An Indiana judge on Friday ordered that the state must continue the expanded federal unemployment benefits that were implemented during last year’s pandemic relief efforts, saying that ending the funds ahead of their expiration date could cause “irreparable harm” to residents who are unable to pay for daily necessities.
Marion County Superior Court Judge John Hanley granted the preliminary injunction in a lawsuit filed earlier this month by two legal organizations, which argued that Indiana law requires the state to procure federal insurance benefits to its residents and said the governor’s actions to end the benefits would hurt thousands of people.
“Indiana should notify the U.S. Department of Labor immediately of its continued participation in the CARES Act programs pending further action by this Court,” Hanley wrote.
The judge said “a preponderance of evidence” suggests that ending the unemployment payments prematurely could cause hardship and violate Indiana law.
“A loss of housing or medical care and the inability to provide food, shelter and adequate childcare for a family constitute irreparable harm pending resolution of this cause of action and are not adequately compensable by an award of damages,” Hanley wrote in his ruling.
Indiana Gov. Eric Holcomb, a Republican, had announced last month that the state would pull out of the federal government’s COVID-19 unemployment program by June 19.
Dozens of states, the majority of which are run by Republican governors, are opting out of the additional federal unemployment benefits this summer before funding for the program expires on Sept. 6. Republicans argue that the $300 weekly extra payments under President Joe Biden’s $1.9 trillion stimulus plan have discouraged people from returning to the workforce and have become a drag on the recovery.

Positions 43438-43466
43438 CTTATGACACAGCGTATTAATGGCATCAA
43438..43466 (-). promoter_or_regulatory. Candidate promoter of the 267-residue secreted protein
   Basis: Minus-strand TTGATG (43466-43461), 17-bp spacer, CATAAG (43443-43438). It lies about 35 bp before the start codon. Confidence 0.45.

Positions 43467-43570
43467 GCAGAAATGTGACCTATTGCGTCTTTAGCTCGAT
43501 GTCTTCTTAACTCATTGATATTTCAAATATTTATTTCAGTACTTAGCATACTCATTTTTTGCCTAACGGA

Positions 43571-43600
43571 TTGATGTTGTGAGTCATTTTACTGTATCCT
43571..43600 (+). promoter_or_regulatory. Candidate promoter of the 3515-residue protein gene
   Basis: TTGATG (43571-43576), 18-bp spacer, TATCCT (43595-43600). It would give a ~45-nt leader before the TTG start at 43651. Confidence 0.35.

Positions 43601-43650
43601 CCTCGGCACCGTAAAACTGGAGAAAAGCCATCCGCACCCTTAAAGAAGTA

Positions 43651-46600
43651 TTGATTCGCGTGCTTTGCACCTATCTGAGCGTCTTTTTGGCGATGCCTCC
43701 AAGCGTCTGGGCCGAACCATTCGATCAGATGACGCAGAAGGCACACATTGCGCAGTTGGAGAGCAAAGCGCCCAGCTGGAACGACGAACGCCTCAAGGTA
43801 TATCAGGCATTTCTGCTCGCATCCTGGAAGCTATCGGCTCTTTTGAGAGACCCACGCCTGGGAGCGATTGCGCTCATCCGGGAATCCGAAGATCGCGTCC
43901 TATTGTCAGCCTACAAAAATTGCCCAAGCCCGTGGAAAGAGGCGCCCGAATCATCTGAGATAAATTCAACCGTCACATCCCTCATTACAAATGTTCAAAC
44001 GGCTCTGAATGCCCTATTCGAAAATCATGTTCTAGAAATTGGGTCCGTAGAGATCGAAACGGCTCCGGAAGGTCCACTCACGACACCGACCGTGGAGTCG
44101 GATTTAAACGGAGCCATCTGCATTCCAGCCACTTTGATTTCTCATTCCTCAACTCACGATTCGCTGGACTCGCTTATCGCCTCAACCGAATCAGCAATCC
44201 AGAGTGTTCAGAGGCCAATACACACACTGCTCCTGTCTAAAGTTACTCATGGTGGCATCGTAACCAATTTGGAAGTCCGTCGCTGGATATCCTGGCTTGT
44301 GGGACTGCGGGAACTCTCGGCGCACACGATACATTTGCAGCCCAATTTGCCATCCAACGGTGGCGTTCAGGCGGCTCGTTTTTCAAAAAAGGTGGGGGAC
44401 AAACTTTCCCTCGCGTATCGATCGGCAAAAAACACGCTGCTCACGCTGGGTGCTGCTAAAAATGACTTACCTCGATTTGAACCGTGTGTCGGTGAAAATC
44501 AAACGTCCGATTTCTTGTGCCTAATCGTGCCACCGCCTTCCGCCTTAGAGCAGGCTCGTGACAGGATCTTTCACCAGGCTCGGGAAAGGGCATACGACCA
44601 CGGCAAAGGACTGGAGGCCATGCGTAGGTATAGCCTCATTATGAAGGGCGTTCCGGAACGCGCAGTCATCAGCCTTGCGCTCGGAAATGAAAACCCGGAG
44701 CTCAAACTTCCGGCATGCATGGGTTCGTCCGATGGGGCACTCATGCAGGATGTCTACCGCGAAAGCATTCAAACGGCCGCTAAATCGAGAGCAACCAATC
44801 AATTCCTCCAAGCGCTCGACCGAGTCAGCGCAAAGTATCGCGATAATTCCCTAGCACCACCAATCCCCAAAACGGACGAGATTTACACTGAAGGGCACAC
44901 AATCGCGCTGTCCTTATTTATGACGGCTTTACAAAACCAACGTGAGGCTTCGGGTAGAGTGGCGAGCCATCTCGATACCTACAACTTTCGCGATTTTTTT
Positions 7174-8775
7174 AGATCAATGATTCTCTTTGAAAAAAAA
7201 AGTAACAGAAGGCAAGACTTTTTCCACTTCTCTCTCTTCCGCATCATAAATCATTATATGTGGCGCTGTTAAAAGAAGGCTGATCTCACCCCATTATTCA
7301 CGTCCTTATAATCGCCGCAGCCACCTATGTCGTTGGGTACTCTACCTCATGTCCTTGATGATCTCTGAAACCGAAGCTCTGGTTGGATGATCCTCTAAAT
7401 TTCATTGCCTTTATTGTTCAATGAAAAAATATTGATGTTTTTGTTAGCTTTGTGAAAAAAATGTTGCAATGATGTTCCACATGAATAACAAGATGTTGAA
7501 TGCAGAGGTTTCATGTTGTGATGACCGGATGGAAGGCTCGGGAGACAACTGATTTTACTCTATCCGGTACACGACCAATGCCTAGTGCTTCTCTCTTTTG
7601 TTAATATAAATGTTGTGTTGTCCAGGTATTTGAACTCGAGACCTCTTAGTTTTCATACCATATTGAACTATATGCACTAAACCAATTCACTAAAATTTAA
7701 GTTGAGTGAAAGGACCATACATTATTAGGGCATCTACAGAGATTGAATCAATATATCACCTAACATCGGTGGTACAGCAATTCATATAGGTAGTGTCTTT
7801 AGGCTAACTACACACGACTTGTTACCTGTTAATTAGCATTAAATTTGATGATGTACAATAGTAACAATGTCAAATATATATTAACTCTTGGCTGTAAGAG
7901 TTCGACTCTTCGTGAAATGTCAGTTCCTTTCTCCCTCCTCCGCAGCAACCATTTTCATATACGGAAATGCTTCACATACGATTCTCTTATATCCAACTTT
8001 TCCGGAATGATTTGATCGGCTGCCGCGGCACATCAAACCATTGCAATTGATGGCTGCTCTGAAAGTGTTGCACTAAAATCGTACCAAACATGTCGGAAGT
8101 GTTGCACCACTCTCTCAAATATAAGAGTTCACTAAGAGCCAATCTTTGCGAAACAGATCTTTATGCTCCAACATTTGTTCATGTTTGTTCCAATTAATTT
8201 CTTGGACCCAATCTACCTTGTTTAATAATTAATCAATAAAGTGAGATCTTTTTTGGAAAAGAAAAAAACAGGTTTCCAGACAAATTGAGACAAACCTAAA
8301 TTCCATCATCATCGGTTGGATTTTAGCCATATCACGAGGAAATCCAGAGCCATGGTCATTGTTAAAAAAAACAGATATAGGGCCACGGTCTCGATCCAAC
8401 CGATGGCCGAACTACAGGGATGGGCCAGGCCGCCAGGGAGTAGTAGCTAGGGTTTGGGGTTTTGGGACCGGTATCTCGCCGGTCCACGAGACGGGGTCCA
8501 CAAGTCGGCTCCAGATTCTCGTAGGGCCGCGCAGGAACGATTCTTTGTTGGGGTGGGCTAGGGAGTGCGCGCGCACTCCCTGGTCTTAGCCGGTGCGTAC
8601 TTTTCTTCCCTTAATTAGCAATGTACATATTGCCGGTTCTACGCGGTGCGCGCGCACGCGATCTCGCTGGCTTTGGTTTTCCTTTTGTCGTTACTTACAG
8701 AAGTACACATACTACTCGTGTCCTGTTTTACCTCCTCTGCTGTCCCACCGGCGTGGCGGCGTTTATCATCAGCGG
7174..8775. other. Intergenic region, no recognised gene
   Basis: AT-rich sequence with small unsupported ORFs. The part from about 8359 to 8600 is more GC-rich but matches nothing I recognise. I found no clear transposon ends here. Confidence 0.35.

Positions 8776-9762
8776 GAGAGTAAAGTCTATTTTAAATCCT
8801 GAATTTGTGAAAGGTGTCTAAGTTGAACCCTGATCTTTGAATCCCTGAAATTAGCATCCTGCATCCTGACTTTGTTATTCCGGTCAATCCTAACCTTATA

Responding to pleas from businesses to encourage Americans to return to work, Republican leaders from the states of Arkansas, Georgia, Montana, and South Carolina also said recently that they will be slashing the extended weekly unemployment benefits. Other states that have announced similar moves include Alabama, Arizona, Idaho, Iowa, Mississippi, Missouri, North Dakota, South Dakota, Tennessee, Utah, and Wyoming.
Biden, who has pushed back against the notion that unemployment compensation is discouraging people from taking jobs, said on June 4 that it’s reasonable for the benefits to terminate in line with their scheduled date.
“The temporary boost in unemployment benefits … helped people who lost their jobs through no fault of their own and are still maybe in the process of getting vaccinated, but it’s going to expire in 90 days,” Biden said. “That makes sense.”
The American Action Forum, a center-right policy institute, said in a February report that 37 percent of workers could make more on unemployment at the $300 level than they would earn if they returned to work.
Indiana Gov. Eric Holcomb’s office told CBS News that it plans to appeal the judge’s ruling.
“The state of Indiana took the appropriate steps to terminate its participation in federal pandemic unemployment program,” the Republican governor’s office said in a statement. “The agreement ended on June 19. The Governor and Department of Workforce Development will discuss an immediate appeal of the judge’s order with the Attorney General.”
The Epoch Times has contacted the governor’s office for additional comment.